Not all divorces have to be ugly, sometimes you and your partner just grow apart and possibly don’t share the same goals or dreams any longer. Perhaps spending every waking moment together over the last year or so has brought this to light. The COVID-19 pandemic has presented, caused, and revealed challenges for many families. Travel restrictions, virtual schooling, stay-at-home orders, and COVID-19-related precautions have tried the resources and patience of many. Individuals may be exploring options for amicably dissolving their marriages.
The collaborative law process is one form of alternative dispute resolution available to individuals seeking to obtain a settlement agreement and to avoid court. The process involves each party hiring an attorney who has been trained and certified as a collaborative law practitioner. Other experts, as applicable, join the “team,” such as a certified divorce coach, a child development expert, an accountant, and a financial advisor. The group agrees to share all material information and to reach an agreement as to all outstanding issues without the need for litigation.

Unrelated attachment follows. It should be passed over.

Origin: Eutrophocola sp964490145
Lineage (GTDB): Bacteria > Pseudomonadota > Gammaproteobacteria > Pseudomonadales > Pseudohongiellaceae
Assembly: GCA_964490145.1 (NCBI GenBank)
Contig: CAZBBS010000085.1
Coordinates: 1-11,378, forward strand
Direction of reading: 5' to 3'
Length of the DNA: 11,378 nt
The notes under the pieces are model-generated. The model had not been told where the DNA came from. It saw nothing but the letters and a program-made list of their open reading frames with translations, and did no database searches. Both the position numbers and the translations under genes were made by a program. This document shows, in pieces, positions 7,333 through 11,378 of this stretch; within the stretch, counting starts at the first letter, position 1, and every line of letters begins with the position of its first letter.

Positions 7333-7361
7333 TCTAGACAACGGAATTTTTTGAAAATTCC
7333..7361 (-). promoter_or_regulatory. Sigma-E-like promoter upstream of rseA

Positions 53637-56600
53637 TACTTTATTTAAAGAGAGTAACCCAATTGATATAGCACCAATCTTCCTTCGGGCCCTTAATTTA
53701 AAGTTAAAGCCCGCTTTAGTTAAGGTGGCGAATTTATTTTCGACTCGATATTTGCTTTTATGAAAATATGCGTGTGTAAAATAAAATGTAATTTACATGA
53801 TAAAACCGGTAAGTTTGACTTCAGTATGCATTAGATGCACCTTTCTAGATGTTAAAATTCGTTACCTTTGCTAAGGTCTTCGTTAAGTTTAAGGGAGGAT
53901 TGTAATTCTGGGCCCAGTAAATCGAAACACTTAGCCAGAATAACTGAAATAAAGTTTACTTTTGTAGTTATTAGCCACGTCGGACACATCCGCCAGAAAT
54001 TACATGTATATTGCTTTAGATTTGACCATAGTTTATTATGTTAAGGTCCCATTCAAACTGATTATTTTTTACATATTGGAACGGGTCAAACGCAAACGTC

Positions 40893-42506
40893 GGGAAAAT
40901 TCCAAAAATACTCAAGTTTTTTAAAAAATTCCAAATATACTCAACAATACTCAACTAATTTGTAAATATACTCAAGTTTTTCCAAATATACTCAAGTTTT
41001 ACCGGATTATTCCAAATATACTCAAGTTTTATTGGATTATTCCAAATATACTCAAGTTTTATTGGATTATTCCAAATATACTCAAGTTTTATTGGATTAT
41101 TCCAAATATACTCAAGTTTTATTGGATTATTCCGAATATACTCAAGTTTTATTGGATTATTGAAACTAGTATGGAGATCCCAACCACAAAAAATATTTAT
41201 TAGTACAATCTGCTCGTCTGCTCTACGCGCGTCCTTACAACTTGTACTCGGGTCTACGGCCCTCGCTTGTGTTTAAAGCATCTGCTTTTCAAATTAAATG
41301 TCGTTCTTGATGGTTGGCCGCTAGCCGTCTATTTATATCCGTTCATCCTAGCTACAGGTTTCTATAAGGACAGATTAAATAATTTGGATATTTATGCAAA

A collaborative approach may have advantages to other forms of alternative dispute resolution – such as mediation – or to litigation. Input from the other professionals may assist the parties by providing expertise relating to their financial needs and/or the developmental needs of their children. If successful, a collaborative divorce could be achieved more quickly than proceeding through the court system.
There are also potential downsides to a collaborative approach, which should be considered. If the process is unsuccessful, the involved attorneys are disqualified from continued representation of either spouse. Also, the collaborative process can be very costly, in that the parties must compensate the other professionals involved – financial and mental health professionals – in addition to their attorneys. If the parties are not able to reach a comprehensive agreement, they may end up in a litigation situation, or in traditional mediation, having already expended substantial financial and emotional resources while working through the collaborative process.
A licensed attorney can assist individuals in weighing the various options available for ending their marriages, based on that individual’s goals.